PARIS -- Even after a United Nations conference on climate change extended its session on Dec. 12 to continue small-group discussions on specific topics, the Japanese government failed to show any significant presence, both in its positions on the various issues and in negotiations.
French Foreign Minister Laurent Fabius, who is chairman of the 2015 U.N. Climate Change Conference (COP21), is set to present a draft agreement to each participating country as early as the morning of Dec. 12, local time (early evening Japan time).
A mystified New Zealander expert on climate issues said that Japan was invisible, and that despite it being a major economic power, it was unclear what it was arguing for, or what it was trying to achieve at the conference.
Japan is the world's 5th biggest producer of greenhouse gases.
Since the conference began on Nov. 30, countries from North America and Europe have held multiple press conferences to get out the word on what they were setting out to accomplish and how negotiations were progressing -- the U.S. has given six, and the EU, three. Meanwhile, Japan gave just one official press conference for the foreign press on the first day of the conference, which comprised an explanation of Prime Minister Shinzo Abe's speech. There have been no press conferences by the Japanese delegation since Dec. 1, when negotiations launched into full swing.
Japan's lack of presence in negotiations is also striking. As other countries butt heads over financial assistance and climate-related targets, France named 19 mediating countries for each topic to help bring unofficial negotiations together. Japan was not one of them. The U.S. and the EU, along with countries from Africa, South America, and a group of developing countries in the Pacific, have formed a so-called "high ambition coalition" to draw in as many votes as possible for the final agreement, but Japan is not a part of that, either.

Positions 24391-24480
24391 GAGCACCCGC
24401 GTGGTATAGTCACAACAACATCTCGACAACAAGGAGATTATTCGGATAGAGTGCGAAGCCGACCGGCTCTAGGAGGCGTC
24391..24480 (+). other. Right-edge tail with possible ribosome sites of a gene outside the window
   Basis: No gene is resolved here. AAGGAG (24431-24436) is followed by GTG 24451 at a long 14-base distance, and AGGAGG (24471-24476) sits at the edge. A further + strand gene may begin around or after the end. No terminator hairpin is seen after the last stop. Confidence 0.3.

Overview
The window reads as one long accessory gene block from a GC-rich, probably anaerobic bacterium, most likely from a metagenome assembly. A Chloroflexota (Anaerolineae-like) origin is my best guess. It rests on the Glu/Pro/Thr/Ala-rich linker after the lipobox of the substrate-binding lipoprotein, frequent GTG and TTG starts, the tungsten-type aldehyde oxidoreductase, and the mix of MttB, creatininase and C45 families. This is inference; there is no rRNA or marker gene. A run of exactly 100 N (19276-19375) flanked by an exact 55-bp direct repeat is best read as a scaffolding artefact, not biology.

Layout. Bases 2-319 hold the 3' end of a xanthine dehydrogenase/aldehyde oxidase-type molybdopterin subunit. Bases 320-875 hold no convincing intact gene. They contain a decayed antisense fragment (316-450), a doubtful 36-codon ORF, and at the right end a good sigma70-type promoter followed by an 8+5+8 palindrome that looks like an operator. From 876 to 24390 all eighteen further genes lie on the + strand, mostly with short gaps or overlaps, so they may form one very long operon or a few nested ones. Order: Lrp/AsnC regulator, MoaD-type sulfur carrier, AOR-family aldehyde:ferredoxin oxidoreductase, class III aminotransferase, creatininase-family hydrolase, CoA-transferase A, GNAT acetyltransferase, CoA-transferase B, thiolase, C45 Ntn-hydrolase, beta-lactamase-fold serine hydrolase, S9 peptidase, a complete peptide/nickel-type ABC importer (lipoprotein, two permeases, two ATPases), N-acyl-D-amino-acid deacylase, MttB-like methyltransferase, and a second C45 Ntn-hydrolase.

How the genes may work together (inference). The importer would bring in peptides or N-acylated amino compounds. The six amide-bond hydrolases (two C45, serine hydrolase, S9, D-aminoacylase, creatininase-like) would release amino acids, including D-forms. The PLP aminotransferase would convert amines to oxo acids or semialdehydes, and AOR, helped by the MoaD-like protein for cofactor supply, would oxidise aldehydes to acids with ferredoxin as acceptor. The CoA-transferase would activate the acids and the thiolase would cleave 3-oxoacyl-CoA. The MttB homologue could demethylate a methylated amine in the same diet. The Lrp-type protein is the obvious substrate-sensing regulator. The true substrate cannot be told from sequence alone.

Even when it comes to bad press, Japan has had very little. Climate Action Network, a group comprising over 950 environmental NGOs from around the world, gives out "Fossil of the Day Awards" to countries that get in the way of negotiations to curb climate change. This time, Japan was awarded none -- a first since the award was launched in 2000.
"It wasn't because Japan didn't drag down negotiations," a source involved with a Japanese NGO said. "It's because Japan showed no presence at all. It's a shame, considering this is a milestone conference."
Meanwhile, a Japanese government source said, "What's better than not getting a dishonorable award? Environment Minister Tamayo Marukawa has actively participated in negotiations, including 13 bilateral meetings."